Spark: extract fields from an XML column

Last week we wanted to parse some XML data with Spark. We have a column with unstructured XML documents and we need to extract text fields from it. This article shows how you can extract data in Spark using a UDF and ElementTree, the Python XML parser.

A big thanks to Gerard Jager for the collaboration on this code.

  1. Intro
  2. Preparation
    1. CD Catalog Test Data
  3. Extract the title (a single value)
  4. Extract title and artist (multiple values)
  5. Final thoughts


Let's use a single cell to define the imports, which are:

import requests
import xml.etree.ElementTree as ET

from pyspark.sql.functions import *
from pyspark.sql.types import *
from pyspark.sql import *

CD Catalog Test Data

Now, let's make some test data. I'm using the CD Catalog XML from W3Schools. Each CD represents a blob of XML.

cds_url = ''

# download data
cds_txt = requests.get(cds_url).text

# convert to XML
doc = fromstring(cds_txt)

# extract CD XML
utf8 = 'utf-8'
cds = [ET.tostring(x, encoding=utf8) for x in doc.findall('CD')]

# create dataframe
normalizedCds = [str(cd, utf8).strip() for cd in cds]
rows = [Row(index=index, cd=cd) for index, cd in enumerate(normalizedCds)]
cd_df = spark.createDataFrame(rows)

The data looks like this:

The cd column is filled with XML.

Extract the title (a single value)

Let's extract the TITLE element from the XML field and return it as a column in our Dataframe. We need to create a User Defined Function (UDF) to parse the XML and extract the text from the selected tag. Decorating the function with @udf will signal to Spark handle it as a UDF.

def extract_title_udf(payload):
  doc = ET.fromstring(payload)
  result = [e.text for e in doc.findall('TITLE') if isinstance(e, ET.Element)]
  return next(iter(result), None)

Note: the next(iter(result), None) is a nice way of getting the first element or None from an array. The findall will return an array, but we are only interested in the first element here.

Now we can call the extract_title_udf with the cd column as an input. The result is added as a separate column.

 .select("index", extract_title_udf(col('cd')).alias('title'))
 .show(10, False))

Here is a sample of the data:

|index|title                   |
|0    |Empire Burlesque        |
|1    |Hide your heart         |
|2    |Greatest Hits           |
|3    |Still got the blues     |
|4    |Eros                    |
|5    |One night only          |
|6    |Sylvias Mother          |
|7    |Maggie May              |
|8    |Romanza                 |
|9    |When a man loves a woman|
only showing top 10 rows

It is really easy to extract a single value from an XML blob. But what if we have more values to select? We could make the parse_title_udf more generic. But having more generic UDF calls means we're doing more XML parsing with ET.fromstring, which is not very cost-effective! What if we could return multiple values from our UDF?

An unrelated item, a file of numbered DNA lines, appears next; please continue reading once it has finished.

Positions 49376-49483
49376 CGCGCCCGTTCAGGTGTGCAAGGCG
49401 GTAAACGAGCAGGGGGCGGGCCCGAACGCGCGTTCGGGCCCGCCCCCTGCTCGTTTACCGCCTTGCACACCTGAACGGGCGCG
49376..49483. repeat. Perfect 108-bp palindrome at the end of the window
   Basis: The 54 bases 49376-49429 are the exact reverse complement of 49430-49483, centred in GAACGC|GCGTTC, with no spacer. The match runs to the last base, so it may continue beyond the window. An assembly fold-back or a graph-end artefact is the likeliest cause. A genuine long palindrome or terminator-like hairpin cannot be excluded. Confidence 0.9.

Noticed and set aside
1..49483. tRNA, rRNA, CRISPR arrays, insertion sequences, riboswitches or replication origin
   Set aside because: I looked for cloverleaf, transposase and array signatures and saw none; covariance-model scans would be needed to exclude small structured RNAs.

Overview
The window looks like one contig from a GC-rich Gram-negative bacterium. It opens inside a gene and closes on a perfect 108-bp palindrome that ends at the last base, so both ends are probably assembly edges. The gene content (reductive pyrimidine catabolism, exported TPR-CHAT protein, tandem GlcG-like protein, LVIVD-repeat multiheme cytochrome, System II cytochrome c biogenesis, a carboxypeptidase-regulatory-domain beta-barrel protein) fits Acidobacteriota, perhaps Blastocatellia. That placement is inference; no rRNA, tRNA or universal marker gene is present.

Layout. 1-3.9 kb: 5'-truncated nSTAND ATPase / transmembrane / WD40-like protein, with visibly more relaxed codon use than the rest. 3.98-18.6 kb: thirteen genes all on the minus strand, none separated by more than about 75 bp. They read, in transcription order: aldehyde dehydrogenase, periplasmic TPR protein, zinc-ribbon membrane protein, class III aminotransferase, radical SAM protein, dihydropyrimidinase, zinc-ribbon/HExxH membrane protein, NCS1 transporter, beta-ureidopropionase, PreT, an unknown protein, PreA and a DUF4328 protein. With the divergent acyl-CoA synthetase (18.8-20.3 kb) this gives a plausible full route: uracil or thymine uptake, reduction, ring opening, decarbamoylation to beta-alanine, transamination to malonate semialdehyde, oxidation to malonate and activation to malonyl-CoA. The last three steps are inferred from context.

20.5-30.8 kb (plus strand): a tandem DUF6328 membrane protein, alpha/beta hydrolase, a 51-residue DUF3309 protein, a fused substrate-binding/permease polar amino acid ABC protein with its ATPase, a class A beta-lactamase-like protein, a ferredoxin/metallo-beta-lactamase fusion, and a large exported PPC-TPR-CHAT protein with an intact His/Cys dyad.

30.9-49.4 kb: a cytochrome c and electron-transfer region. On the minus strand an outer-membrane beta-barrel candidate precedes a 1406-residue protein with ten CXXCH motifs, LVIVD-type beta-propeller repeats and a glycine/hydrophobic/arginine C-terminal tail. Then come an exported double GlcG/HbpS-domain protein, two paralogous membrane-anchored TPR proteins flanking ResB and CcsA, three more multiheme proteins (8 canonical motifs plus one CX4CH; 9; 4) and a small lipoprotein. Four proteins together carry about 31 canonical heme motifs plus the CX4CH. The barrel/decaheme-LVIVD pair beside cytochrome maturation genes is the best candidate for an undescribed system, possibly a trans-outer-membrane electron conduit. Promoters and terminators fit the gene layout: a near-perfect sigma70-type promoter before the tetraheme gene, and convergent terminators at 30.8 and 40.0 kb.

Extract title and artist (multiple values)

To return multiple fields from an UDF, we need to add a schema. This schema tells Spark what we are returning from our UDF. In the previous example we've decorated the function with @udf. In this version we're going to create an UDF using the udf method:

extract_cd_info_schema = StructType([
    StructField("title", StringType(), True),
    StructField("artist", StringType(), True)

def select_text(doc, xpath):
  nodes = [e.text for e in doc.findall(xpath) if isinstance(e, ET.Element)]
  return next(iter(nodes), None)

def extract_cd_info(payload):
  doc = ET.fromstring(payload)
  return {
    'title':  select_text(doc, 'TITLE'),
    'artist': select_text(doc, 'ARTIST')

extract_cd_info_udf = udf(extract_cd_info, extract_cd_info_schema)

Let's add the data as a column and then select it:

 .withColumn("info", extract_cd_info_udf('cd'))
 .select('index', 'info.artist', 'info.title')
 .show(10, False))

Now we have both artist and title in our Dataframe:

|index|artist         |title                   |
|0    |Bob Dylan      |Empire Burlesque        |
|1    |Bonnie Tyler   |Hide your heart         |
|2    |Dolly Parton   |Greatest Hits           |
|3    |Gary Moore     |Still got the blues     |
|4    |Eros Ramazzotti|Eros                    |
|5    |Bee Gees       |One night only          |
|6    |Dr.Hook        |Sylvias Mother          |
|7    |Rod Stewart    |Maggie May              |
|8    |Andrea Bocelli |Romanza                 |
|9    |Percy Sledge   |When a man loves a woman|
only showing top 10 rows

Final thoughts

User Defined Functions (UDF) could make Spark slower, but they are powerful when used correctly. You can use a UDF to select multiple values from the XML blob and return it together: all you need is a schema.